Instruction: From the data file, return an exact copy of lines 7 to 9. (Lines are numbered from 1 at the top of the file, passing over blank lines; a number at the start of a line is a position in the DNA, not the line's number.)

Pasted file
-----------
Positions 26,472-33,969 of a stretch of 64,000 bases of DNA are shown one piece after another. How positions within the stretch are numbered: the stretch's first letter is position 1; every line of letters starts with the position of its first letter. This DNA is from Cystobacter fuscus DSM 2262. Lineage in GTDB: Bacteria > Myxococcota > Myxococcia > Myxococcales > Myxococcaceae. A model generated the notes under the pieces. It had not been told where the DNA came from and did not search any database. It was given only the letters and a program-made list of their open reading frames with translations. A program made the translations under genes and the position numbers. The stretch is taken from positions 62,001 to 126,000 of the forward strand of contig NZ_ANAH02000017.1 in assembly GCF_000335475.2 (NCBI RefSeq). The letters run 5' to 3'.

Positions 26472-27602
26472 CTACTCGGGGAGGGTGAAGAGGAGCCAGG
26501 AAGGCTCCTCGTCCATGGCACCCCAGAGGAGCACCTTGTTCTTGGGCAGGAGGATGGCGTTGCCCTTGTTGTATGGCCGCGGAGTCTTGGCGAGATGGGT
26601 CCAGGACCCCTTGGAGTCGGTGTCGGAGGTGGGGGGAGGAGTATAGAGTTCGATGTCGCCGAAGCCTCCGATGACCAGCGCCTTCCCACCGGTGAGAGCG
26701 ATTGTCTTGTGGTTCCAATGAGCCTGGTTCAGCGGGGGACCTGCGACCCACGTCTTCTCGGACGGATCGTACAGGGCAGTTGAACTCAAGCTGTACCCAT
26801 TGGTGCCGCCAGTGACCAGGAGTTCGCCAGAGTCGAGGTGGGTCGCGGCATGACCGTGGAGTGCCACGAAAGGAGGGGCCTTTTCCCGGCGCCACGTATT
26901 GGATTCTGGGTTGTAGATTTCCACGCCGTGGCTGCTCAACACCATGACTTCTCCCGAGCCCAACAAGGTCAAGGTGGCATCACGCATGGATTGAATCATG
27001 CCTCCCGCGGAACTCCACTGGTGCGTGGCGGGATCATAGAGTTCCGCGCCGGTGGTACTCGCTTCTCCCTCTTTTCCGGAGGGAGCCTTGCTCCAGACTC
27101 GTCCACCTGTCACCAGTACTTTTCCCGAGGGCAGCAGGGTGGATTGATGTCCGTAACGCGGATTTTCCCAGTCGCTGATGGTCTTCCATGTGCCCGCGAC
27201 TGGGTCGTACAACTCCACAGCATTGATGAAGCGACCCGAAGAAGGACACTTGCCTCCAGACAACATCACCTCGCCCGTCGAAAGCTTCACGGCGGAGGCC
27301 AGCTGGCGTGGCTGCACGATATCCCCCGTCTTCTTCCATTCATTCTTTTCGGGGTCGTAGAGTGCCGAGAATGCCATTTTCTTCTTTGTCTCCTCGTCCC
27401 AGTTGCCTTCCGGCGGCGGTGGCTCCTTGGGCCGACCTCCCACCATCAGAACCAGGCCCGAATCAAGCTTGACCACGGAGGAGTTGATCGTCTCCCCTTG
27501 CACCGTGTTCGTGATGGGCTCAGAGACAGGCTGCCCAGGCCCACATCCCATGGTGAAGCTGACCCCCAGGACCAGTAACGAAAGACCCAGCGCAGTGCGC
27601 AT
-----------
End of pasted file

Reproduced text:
26801 TGGTGCCGCCAGTGACCAGGAGTTCGCCAGAGTCGAGGTGGGTCGCGGCATGACCGTGGAGTGCCACGAAAGGAGGGGCCTTTTCCCGGCGCCACGTATT
26901 GGATTCTGGGTTGTAGATTTCCACGCCGTGGCTGCTCAACACCATGACTTCTCCCGAGCCCAACAAGGTCAAGGTGGCATCACGCATGGATTGAATCATG
27001 CCTCCCGCGGAACTCCACTGGTGCGTGGCGGGATCATAGAGTTCCGCGCCGGTGGTACTCGCTTCTCCCTCTTTTCCGGAGGGAGCCTTGCTCCAGACTC